Now living in San Diego with her girlfriend of three years Elisa Lopez, Carmouche (7-2 and nicknamed "Girlrilla" for her intense fighting style), is fighting as an open lesbian. She is first openly gay athlete in the UFC.
"For so long I was closeted, so to finally be out is great for me. To do so in such a mainstream [sport] is so rewarding, since I went from one extreme to another extreme,” she told Outsports. "I'm excited to be part of history."
While being lesbian wasn't the sole reason she was picked for the fight, it did have an indirect impact. Carmouche's supporters, calling themselves “Lizbos,” used social media to persuade UFC head Dana White to give her a chance.
"Our Lizbo fans bombarded Dana White … saying give us the fight,” Carmouche said with a laugh.
“Lizbos” was a name invented by her coach at the San Diego Combat Academy, Manolo Hernandez, who has had a major impact on getting Carmouche to be more open about her sexual orientation. One way of getting her to be less guarded was to play a game where Hernandez would try and guess on whether a particular person was gay; usually he was right, she says.
"He has great gaydar and he knew as soon as he met me there was no doubt in his mind of my sexual orientation. As far as my teammates and everyone I've come in contact with, they've been nothing but supportive. In their mind, it doesn't matter. As long as they have a great teammate and someone that works and trains together, they don't care what their sexual orientation is. Male or female, it doesn't matter."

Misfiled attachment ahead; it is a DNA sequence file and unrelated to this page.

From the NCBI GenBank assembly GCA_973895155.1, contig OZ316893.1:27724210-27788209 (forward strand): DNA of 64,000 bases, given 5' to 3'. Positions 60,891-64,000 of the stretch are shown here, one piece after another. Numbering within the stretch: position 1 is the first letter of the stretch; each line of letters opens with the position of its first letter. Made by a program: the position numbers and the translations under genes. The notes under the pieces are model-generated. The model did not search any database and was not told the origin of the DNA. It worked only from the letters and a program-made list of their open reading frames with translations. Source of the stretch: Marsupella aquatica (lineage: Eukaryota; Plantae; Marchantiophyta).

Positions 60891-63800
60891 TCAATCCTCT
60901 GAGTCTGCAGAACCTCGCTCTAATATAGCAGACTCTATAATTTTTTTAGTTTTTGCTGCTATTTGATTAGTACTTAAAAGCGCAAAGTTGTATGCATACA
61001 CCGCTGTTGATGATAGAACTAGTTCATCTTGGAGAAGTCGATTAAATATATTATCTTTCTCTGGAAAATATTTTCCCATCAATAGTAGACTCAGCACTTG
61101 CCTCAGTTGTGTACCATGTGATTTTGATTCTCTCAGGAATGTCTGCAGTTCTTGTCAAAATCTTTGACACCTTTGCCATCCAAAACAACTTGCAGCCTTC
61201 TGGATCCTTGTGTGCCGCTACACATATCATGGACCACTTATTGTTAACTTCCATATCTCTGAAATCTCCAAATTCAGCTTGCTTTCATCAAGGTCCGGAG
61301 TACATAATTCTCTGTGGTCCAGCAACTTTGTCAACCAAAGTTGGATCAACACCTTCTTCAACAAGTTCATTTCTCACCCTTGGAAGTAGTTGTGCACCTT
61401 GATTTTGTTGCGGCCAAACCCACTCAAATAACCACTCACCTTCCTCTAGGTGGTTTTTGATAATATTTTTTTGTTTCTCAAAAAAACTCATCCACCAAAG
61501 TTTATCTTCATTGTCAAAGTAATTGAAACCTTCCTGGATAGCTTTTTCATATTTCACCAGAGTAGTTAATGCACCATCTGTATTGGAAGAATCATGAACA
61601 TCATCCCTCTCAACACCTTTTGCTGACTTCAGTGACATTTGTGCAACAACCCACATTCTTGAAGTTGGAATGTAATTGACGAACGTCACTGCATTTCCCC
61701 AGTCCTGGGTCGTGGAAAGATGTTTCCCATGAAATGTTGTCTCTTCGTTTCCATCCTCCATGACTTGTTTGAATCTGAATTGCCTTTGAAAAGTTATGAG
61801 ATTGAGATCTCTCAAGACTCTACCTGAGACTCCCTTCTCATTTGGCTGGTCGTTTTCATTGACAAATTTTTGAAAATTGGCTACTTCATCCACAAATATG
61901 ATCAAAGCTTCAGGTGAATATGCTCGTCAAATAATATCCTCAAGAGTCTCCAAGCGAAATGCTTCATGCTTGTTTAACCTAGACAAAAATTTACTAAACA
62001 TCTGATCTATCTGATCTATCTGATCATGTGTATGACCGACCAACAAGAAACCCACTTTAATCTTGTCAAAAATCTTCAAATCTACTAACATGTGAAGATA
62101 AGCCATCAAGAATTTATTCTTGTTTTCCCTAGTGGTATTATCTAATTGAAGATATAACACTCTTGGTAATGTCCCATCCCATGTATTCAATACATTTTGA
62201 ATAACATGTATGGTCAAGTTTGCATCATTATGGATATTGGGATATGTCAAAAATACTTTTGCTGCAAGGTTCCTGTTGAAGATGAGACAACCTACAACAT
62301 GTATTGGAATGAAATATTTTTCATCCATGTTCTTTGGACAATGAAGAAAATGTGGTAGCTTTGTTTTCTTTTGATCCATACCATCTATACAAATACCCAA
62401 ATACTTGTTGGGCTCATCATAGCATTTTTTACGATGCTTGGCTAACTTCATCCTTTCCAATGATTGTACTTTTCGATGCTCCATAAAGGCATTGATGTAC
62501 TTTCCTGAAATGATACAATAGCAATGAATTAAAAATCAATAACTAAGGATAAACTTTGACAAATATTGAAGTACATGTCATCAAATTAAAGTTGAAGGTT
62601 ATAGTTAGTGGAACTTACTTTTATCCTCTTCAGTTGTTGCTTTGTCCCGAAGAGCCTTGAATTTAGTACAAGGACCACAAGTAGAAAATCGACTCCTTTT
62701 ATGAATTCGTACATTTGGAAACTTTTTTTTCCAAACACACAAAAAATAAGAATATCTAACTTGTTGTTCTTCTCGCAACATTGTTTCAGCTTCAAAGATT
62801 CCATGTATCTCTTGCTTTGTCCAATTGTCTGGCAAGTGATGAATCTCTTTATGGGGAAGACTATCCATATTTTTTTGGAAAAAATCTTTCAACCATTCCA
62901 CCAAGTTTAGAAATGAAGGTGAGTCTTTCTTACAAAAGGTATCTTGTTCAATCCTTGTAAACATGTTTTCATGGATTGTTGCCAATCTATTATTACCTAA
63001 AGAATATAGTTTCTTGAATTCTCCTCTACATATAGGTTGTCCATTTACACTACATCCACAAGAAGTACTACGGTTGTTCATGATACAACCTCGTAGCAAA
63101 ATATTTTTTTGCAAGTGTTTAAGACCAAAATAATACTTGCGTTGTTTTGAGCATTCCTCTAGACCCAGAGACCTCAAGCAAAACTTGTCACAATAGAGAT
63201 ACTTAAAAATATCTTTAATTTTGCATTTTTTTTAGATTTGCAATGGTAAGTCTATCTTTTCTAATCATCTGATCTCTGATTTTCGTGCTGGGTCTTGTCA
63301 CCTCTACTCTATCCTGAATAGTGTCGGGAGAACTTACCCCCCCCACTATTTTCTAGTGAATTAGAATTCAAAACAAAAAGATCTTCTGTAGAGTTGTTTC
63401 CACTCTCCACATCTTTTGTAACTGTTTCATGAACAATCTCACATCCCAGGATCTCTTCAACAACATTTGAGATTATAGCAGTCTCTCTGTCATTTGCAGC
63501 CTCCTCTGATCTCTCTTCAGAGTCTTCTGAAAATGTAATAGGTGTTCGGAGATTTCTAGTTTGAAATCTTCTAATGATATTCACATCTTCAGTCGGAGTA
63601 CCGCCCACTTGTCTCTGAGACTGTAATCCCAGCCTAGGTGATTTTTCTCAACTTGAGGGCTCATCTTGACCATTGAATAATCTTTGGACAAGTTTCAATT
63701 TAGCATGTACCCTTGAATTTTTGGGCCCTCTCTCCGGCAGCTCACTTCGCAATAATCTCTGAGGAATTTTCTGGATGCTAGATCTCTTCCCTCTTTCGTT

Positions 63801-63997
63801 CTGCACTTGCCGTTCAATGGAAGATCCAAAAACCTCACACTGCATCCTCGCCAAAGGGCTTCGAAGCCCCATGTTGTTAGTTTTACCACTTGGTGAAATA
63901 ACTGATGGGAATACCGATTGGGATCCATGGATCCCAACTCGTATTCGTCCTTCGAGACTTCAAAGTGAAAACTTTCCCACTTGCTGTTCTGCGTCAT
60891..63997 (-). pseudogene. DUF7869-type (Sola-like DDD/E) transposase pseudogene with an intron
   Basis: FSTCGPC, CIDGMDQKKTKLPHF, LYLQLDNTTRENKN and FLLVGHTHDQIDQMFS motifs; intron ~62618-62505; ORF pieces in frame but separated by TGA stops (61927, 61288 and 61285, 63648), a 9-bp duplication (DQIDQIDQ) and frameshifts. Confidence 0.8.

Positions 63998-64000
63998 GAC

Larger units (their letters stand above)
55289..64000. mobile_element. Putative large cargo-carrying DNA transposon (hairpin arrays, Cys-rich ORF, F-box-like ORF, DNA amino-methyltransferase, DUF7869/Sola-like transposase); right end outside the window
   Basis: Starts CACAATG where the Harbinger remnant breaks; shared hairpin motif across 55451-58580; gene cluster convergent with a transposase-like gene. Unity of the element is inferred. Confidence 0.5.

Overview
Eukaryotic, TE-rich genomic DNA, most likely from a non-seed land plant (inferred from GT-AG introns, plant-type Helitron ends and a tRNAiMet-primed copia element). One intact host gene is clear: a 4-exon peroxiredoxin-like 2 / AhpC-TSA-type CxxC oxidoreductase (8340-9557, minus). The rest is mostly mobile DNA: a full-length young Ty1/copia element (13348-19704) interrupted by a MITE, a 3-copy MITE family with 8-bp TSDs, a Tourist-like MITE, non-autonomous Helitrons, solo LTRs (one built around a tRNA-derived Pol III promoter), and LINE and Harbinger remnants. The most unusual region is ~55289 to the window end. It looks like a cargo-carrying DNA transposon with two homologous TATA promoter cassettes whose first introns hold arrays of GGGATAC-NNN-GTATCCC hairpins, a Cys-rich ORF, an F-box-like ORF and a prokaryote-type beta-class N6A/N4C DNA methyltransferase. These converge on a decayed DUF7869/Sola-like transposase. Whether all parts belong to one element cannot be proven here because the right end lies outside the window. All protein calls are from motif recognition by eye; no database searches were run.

Shortly after being discharged from the Marines in 2010, Carmouche took up mixed martial arts and fell in love with the sport. She also fell in love with Lopez, whom she met at the gym.
"She was a bit of a stalker-creeper,” Carmouche said of Lopez, who gave a mock laugh in horror as she listened in on our conversation. “She was taking boxing classes and I was just started to go to the gym to train and she would just accidentally sit in front of my bag all the time, so we would just start joking." They were soon dating and Lopez has seen all of Carmouche's fight save one; she is her rock prior to a match.